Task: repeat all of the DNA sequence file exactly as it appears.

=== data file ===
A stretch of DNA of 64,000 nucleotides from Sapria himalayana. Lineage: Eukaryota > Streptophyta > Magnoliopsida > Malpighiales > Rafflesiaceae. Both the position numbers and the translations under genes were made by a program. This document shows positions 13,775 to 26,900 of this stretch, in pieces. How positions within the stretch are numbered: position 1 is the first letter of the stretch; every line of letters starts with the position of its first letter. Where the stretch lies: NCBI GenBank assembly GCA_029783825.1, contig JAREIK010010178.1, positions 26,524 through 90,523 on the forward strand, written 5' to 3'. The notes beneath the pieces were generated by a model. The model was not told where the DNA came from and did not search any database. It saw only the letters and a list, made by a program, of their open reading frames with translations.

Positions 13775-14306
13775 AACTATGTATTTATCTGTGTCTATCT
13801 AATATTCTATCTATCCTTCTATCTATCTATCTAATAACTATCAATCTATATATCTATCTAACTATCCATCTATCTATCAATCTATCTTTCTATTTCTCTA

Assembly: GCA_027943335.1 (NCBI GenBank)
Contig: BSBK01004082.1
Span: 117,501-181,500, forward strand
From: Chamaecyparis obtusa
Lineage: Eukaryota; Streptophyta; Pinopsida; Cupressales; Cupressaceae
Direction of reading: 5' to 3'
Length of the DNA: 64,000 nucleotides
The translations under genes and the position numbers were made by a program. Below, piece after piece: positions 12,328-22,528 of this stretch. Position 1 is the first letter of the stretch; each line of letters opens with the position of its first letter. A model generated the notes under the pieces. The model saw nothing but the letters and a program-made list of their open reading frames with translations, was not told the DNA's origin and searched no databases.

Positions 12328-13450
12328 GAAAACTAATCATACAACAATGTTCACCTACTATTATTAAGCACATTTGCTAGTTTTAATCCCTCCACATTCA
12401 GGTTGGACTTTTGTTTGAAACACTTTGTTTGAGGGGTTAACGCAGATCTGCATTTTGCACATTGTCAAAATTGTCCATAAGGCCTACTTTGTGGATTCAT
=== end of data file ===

A stretch of DNA of 64,000 nucleotides from Sapria himalayana. Lineage: Eukaryota > Streptophyta > Magnoliopsida > Malpighiales > Rafflesiaceae. Both the position numbers and the translations under genes were made by a program. This document shows positions 13,775 to 26,900 of this stretch, in pieces. How positions within the stretch are numbered: position 1 is the first letter of the stretch; every line of letters starts with the position of its first letter. Where the stretch lies: NCBI GenBank assembly GCA_029783825.1, contig JAREIK010010178.1, positions 26,524 through 90,523 on the forward strand, written 5' to 3'. The notes beneath the pieces were generated by a model. The model was not told where the DNA came from and did not search any database. It saw only the letters and a list, made by a program, of their open reading frames with translations.

Positions 13775-14306
13775 AACTATGTATTTATCTGTGTCTATCT
13801 AATATTCTATCTATCCTTCTATCTATCTATCTAATAACTATCAATCTATATATCTATCTAACTATCCATCTATCTATCAATCTATCTTTCTATTTCTCTA

Assembly: GCA_027943335.1 (NCBI GenBank)
Contig: BSBK01004082.1
Span: 117,501-181,500, forward strand
From: Chamaecyparis obtusa
Lineage: Eukaryota; Streptophyta; Pinopsida; Cupressales; Cupressaceae
Direction of reading: 5' to 3'
Length of the DNA: 64,000 nucleotides
The translations under genes and the position numbers were made by a program. Below, piece after piece: positions 12,328-22,528 of this stretch. Position 1 is the first letter of the stretch; each line of letters opens with the position of its first letter. A model generated the notes under the pieces. The model saw nothing but the letters and a program-made list of their open reading frames with translations, was not told the DNA's origin and searched no databases.

Positions 12328-13450
12328 GAAAACTAATCATACAACAATGTTCACCTACTATTATTAAGCACATTTGCTAGTTTTAATCCCTCCACATTCA
12401 GGTTGGACTTTTGTTTGAAACACTTTGTTTGAGGGGTTAACGCAGATCTGCATTTTGCACATTGTCAAAATTGTCCATAAGGCCTACTTTGTGGATTCAT